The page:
Prove you are healthy, Milan tells models

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The Independent Online

Milan, one of the world's top fashion cities, is to tighten the rules governing models parading on its catwalks, introducing a new code of conduct aimed at curbing the number of dangerously thin women in the industry.

Following the example of Madrid, where skinny models were recently banished from the catwalks, it will require that models prove that they are in good health before they can be hired.

Announcing the new rules at this year's Milan Fashion Week, Guido Dolci, the president of Associazione Servizi Moda (Assem), the body which represents the top agencies, said all models would have to comply in future.

"The association will require all models to produce a medical certificate and, if they are minors, they must show a school certificate and be accompanied by an authorised tutor or a parent," he said.

Tiziano Maiolo, the city councillor responsible for supervising the fashion business, said Milan would not tolerate the exploitation of vulnerable young women who were determined to succeed as models. "We will work together with modelling agencies, with the Chamber of Commerce for Fashion and with doctors to ensure that - above all - modelling agencies and stylists do not favour the phenomenon of anorexia," she said.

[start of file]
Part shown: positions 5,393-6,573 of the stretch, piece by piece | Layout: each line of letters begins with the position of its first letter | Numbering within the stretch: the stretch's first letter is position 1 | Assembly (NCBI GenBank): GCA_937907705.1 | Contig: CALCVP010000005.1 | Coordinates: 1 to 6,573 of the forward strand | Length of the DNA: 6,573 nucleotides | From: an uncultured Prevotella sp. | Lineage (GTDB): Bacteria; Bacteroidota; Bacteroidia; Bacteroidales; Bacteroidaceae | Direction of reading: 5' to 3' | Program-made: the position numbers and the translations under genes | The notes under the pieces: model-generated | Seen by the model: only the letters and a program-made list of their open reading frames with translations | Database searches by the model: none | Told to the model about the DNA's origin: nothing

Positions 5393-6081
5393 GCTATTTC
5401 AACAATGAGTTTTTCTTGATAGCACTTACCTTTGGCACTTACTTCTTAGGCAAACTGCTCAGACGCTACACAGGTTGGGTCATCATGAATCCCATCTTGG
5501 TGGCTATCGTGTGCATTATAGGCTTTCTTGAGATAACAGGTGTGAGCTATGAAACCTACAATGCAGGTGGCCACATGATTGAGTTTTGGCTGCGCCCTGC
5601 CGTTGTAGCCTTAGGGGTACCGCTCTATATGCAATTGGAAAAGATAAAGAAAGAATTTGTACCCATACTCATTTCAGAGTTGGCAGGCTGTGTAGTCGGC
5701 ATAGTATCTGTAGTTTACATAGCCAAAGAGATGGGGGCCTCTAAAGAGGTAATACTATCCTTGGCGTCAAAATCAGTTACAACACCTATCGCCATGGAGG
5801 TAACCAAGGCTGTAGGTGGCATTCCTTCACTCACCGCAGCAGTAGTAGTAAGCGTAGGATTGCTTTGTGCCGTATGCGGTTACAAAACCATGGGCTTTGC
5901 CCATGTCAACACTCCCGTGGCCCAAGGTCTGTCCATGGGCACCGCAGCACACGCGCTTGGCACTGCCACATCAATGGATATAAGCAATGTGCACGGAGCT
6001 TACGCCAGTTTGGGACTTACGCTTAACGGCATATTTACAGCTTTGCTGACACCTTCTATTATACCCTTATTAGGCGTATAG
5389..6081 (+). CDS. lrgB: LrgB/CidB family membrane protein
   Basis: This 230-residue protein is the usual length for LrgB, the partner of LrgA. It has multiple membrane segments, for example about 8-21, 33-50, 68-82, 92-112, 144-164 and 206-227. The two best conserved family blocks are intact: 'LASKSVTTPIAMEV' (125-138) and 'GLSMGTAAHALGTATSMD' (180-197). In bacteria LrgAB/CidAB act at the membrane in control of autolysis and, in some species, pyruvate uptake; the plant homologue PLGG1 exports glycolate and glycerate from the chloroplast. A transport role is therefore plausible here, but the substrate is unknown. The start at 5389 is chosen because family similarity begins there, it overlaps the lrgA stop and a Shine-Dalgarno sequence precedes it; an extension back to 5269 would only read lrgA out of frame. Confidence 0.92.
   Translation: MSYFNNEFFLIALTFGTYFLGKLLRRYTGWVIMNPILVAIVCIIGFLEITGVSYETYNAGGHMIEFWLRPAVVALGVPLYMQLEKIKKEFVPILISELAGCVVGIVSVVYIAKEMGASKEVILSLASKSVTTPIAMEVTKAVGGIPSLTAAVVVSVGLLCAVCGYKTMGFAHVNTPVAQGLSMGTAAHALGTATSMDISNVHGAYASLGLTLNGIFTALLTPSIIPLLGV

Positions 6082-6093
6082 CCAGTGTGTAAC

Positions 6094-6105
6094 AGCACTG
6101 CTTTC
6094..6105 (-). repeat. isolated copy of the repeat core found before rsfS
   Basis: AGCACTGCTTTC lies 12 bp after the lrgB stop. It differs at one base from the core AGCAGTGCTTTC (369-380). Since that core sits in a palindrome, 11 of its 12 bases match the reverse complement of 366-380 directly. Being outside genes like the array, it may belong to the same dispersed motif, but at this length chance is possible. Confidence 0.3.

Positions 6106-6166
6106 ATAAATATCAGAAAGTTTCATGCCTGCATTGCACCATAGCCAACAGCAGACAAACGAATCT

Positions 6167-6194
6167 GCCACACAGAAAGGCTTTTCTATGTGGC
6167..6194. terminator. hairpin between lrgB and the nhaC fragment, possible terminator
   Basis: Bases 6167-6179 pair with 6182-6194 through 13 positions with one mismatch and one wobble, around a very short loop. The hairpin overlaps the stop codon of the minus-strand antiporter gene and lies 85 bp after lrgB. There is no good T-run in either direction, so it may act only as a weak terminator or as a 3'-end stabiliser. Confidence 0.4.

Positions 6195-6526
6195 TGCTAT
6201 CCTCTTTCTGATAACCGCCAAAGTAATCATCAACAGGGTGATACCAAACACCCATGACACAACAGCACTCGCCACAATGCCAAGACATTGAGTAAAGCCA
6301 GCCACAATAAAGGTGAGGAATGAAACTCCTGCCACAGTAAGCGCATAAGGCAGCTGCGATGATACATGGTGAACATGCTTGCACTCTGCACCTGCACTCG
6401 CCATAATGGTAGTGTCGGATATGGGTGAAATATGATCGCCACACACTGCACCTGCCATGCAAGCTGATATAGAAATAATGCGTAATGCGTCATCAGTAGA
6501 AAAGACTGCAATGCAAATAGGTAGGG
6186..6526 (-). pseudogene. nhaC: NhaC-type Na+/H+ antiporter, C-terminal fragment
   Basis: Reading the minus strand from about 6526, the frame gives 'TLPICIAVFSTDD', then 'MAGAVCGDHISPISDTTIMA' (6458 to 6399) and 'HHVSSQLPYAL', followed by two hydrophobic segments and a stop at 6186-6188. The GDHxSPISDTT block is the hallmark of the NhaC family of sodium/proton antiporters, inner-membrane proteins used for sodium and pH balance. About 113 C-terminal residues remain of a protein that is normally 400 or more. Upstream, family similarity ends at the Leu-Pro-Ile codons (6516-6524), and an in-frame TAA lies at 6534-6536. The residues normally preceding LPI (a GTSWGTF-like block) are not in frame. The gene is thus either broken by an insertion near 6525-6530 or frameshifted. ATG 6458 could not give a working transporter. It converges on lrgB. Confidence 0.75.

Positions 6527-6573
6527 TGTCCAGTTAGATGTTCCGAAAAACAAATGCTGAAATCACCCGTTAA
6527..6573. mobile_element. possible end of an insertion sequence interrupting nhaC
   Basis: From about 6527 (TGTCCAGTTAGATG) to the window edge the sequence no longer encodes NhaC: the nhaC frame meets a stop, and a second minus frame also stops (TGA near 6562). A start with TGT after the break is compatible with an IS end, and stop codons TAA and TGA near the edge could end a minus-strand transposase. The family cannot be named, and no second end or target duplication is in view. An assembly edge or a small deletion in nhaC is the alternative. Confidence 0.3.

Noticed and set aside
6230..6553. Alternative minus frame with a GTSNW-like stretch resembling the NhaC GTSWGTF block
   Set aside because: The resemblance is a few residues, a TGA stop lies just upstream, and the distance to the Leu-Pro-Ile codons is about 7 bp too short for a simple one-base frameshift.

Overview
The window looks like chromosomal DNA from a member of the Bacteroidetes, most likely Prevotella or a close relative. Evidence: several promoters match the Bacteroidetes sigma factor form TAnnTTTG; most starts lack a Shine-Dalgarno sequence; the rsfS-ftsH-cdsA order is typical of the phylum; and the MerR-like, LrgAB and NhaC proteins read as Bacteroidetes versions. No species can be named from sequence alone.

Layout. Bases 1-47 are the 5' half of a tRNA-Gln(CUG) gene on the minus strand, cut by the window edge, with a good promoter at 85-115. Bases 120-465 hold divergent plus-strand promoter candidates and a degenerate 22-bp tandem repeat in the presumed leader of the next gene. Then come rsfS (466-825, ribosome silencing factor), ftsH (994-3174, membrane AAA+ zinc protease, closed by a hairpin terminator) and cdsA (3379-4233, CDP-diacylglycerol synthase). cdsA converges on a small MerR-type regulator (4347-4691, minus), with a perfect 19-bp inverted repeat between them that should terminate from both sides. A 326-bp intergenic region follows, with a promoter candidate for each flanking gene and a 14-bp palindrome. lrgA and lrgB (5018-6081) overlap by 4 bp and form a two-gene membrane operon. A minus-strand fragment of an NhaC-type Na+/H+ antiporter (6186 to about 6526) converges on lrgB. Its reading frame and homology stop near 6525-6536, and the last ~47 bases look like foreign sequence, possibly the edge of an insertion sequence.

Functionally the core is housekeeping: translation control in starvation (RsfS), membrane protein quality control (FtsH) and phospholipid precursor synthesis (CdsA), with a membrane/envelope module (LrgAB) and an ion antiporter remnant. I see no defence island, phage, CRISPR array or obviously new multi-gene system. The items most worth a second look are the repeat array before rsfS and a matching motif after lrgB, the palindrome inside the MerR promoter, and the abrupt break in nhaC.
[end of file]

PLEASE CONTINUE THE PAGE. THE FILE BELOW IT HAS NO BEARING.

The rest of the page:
"I am happy that it is Milan which will dictate not only styles but also the rules of behaviour, with an agreement which the city will endorse," she said.

The move, however, is far from an admission of guilt by Milan's agencies, which insist they treat models well and take care of their health. Instead, they lay the blame at the door of what Assem calls "unauthorised pseudo-agencies on the lookout for inexperienced little girls". Instead of the promised place on the catwalk, these girls "often find themselves working as escorts or prostitutes".

Mr Dolci said: "We want to bring transparency to this sector, which is of strategic importance for our country, and of which the models are a part."

But Milan's agencies are in no hurry to impose the strict body mass index rules introduced at Madrid, which prevented anorexic-looking models from participating. Milan's new code will present no difficulties to agencies with thin models on their books, as long as they are accompanied by the right pieces of paper. It is a symbolic measure at best.

And in any case, according to the president of the Chamber of Commerce for Fashion, Mario Boselli, thinness is not an Italian problem. "In the Bel Paese [Beautiful Country], the cadaverously thin had their moment of fame five years ago and that was it," he said. "Food, fashion and furniture are Italy's three strong points, and food is the first of these. Don't forget that we also export a certain style of life. Our models have no need of regulation. And for their part the designers are of the same view, they don't want to send out models who are suffering."